No one likes being a quitter. After all, successful people don’t quit, right? They stick with their decisions and follow their commitments through. They remind fixated on long, cherished goals, whether those goals are productive or not. If you still think that quitting is inherently bad, then this blog is for you.
Perseverance has received a lot of support from a variety of schools of research. Having the capacity to stick to a task is a crucial factor in explaining the success of everyone, from kids in the national spelling bee to recruits at West Point to Ivy league undergraduates. But sometimes, people will persevere when they have nothing to gain, continuing with worthless tasks that are both uninteresting and unrewarding, which ultimately wastes their time and their talents. So, when does someone decide to quit?
It Is Making You Unhappy or Worse Off
Let’s take a look at the sunk cost effect, which is our general tendency to continue an endeavor or continue consuming or pursuing an option when we’ve invested time or money or some resource in it. The effect becomes a fallacy when it begins pushing you to do the things that you making you unhappy or worse off. For example, the longer you’ve been together with a person or working in a business, the harder it is to end things. In order to quit successfully, you’ve got to make sure you’re not falling for the sunk cost fallacy.
If Your Values No Longer Align With Your “Why”
Every worthwhile endeavor will have its challenges and setbacks. In testing times, it can be easy to get fixated on how dire things are and ignore why we pursued the project or said yes to the job offer in the first place.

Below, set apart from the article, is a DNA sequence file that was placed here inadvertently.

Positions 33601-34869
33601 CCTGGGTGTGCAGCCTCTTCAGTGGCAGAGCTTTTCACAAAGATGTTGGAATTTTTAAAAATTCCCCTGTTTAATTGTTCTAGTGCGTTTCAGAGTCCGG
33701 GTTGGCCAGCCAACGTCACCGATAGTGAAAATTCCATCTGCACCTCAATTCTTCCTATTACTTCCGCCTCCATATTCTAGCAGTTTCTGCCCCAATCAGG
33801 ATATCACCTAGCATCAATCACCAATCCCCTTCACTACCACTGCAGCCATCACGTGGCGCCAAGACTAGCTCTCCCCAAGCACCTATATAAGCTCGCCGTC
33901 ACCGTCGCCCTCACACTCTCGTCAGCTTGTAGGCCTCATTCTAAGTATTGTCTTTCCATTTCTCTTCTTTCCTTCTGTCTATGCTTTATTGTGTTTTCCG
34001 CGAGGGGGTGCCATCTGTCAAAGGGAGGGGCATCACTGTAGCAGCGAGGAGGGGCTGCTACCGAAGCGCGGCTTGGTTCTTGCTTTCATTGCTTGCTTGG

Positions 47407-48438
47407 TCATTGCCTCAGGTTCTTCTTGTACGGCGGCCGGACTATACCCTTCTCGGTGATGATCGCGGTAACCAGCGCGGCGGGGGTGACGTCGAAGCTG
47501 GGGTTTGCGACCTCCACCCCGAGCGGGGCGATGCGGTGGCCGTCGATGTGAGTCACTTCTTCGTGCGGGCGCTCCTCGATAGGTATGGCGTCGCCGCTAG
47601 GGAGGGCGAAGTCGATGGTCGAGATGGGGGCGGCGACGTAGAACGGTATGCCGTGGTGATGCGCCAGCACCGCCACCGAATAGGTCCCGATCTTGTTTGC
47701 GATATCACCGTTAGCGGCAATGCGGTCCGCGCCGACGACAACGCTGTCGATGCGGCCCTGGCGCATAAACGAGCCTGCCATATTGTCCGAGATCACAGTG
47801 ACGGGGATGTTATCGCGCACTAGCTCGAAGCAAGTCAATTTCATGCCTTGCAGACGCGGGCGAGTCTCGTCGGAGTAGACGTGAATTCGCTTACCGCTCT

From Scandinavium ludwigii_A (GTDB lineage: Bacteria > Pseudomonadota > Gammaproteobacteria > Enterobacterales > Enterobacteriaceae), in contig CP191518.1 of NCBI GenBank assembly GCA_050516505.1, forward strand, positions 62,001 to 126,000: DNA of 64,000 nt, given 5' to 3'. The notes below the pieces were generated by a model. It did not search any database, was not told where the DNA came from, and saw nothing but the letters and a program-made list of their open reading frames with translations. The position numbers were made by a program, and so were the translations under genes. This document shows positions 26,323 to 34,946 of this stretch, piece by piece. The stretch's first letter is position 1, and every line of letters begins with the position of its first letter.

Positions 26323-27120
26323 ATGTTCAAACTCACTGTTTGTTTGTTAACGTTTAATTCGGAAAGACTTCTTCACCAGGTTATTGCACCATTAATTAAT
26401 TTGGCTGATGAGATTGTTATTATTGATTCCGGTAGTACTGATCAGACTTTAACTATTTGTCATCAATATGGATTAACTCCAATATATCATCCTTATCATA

Understanding the “why” and examining whether or not that aligns with your role may allow you to make a more rational decision on whether or not you should stay or go. If you find that what you are doing still very much aligns with your why, it may be a sign that the challenge is just something you need to weather. On the other hand, if you are dissatisfied because your job is not aligned with your why, then quitting may be the smarter decision.
If You Are Staying for the Wrong Reason
If your decision to stay is based on fear rather than actual enjoyment or fulfillment, you’re probably in it for the wrong reasons. Are you afraid to hurt someone’s feelings? Are you staying solely out of a sense of responsibility? Are you afraid to admit you made a bad choice, or are scared to start over?
Fear is never a good reason to do something or not do something because it clouds our judgment and keeps us in a constant state of anxiety and fear. Get to the bottom of what your reason for staying is, and if it comes from a place of egoic vulnerability, it could be your sign.
If You Have Stopped Growing
In life, you are either growing or staying in place, which could feel like dying (as dramatic as it sounds). Whether it is your business, your relationship, or your health, it must be in a constant state of growth, even if the growth is small. Growth doesn’t have to be huge, but as long as you’re able to navigate the plateau in a healthy way and keep growing, you’re on the right track.
You’re Consistently Experiencing More Frustration Than Reward
In any situation, you have to take the bad with the good. If what you are experiencing is overwhelmingly negative for a long period of time, though, you have to consider leaving or taking some kind of radical change. One unmistakable sign that you are feeling more frustration than reward: You breathe a sigh of relief and your life feels instantly better with the mere thought of quitting.
If Anything, Do it For Your Health
Being unable to let go of cherished but unachievable goals, or sticking with a job that is unrewarding, can be really bad for your mental and physical health. People who struggle to disengage with impossible goals tend to feel more stress, show more symptoms of depression, are plagued by intrusive thoughts, and find it difficult to sleep.
Being fixated on unachievable goals is also related to high levels of cortisol and higher levels of C-reactive protein, which is linked with inflammation in the body.
When it comes to quitting, it is good to know that quitting doesn’t make you any less successful or worthy, as a matter of fact, it can be a very valuable skill to have. To view more college information, tips, and hacks, visit our webpage to access our blog and more information about our fraternity chefs. Give us a call to learn about how to get us on your campus!